I took the kids to the dentist yesterday. I had taken L. there already a few weeks ago, because he was complaining of a sore tooth. $108 later, it turned out that there was nothing wrong with his tooth--nothing that time wouldn't fix, that is.
At that visit, both L. and I got an earful from Dr. D. about good brushing and flossing habits (or lack thereof, in L.'s case). At 10, L. still hasn't had a cavity yet, and in his mind he's doing all the right things. When Dr. D. took me aside to advise/scold me on the condition of L.'s teeth I weakly tried to defend myself. Bedtime has become a nightmare at our house lately, I told him, and what with homework meltdowns, flying tray tables and our bone-numbing state of emotional and physical exhaustion at the end of the day, getting L. to brush his teeth for two minutes is the last thing on our list.
Dr. D. wasn't convinced. He pointed out that the only way L. would learn independence as far as his own personal hygiene goes is by our instilling these habits in him at an early age. Of course I knew he was right, but still, I wondered, what would Dr. D. do if he had to spend an evening at OUR house. Come on over, I mentally challenged him. Come TRY and make L. brush his teeth.
After that visit, Scott and I made brushing charts and to-do hygiene lists and posted them in both bathrooms. For days after that last visit we hawked L., following behind him with our own brushing, just as Dr. D. advised. He complied grouchily for the first few nights, but then, as with most things involving forced routine, it became a full-blown control issue, and now L. is fighting us, tooth and nail, each night. Back at the dentist yesterday for the kids' six-month cleaning, L. and I had to endure yet another round of scolding from the formidable Dr. D.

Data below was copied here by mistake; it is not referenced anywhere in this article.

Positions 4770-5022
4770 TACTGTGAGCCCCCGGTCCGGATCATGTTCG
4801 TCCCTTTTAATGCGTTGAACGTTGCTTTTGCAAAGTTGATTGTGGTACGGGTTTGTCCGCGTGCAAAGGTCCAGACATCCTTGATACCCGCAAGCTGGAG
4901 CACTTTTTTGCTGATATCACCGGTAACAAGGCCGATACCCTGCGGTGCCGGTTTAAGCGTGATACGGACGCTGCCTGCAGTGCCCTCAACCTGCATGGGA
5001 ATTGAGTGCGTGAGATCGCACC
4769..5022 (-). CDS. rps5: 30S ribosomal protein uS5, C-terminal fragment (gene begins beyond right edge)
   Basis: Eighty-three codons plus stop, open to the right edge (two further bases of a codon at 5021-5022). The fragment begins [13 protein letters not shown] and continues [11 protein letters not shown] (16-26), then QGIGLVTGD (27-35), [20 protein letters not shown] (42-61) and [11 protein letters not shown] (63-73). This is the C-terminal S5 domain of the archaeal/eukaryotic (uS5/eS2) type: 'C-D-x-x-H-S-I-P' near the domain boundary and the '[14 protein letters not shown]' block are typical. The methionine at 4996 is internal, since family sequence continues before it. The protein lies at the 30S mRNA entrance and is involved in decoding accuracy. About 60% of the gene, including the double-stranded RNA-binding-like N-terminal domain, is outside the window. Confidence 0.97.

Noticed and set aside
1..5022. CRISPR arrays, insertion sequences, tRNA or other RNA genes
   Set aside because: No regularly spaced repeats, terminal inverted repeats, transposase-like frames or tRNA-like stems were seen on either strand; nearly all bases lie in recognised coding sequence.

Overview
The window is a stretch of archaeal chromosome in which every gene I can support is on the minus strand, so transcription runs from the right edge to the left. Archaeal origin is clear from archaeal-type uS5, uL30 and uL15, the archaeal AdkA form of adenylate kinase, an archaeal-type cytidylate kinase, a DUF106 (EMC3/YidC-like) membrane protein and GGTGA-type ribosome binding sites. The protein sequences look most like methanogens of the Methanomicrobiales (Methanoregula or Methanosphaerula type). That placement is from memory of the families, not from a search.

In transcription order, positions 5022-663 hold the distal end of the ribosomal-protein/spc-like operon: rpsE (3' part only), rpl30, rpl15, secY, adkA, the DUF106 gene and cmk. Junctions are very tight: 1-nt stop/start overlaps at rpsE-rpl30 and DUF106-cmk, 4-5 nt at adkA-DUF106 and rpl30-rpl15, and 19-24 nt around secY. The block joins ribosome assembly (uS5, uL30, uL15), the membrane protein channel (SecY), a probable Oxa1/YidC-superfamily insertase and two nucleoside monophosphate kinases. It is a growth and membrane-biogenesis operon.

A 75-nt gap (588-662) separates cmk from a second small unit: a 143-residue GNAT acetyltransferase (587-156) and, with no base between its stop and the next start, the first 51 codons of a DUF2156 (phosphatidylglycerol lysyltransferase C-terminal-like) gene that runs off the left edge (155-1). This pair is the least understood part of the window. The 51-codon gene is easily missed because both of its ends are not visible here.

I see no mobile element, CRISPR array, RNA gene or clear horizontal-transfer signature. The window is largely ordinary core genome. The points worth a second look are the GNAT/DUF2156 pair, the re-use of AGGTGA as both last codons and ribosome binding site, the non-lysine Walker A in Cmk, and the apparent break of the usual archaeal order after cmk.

I admit it: we slacked off, as parents, and L. slacked off as well. Somehow, despite our best efforts, toothbrushing has become a casualty, lost in the swirling cyclone that sweeps through our house daily between the hours of 5:00 and 9:00 p.m. Dr. D. was not happy; L. wasn't happy. I wasn't happy.
One of the things you learn early on as a parent is the importance of picking your battles. They all can't be fought, and they certainly can't all be won. The tooth brushing battle is an important one, I can't say it isn't, but it's not the most important one raging around us these days (sorry, Dr. D.). I don't have any real words of wisdom for myself (or anyone else) as far as all this goes. We're stumped now on creative, workable ways to get L. to initiate some independence in this department, so he can begin to take responsibility for his own bedtime routine, and his own personal hygiene. How can we help him understand that taking responsibility for things like toothbrushing IS giving him a huge measure of control over this part of his life?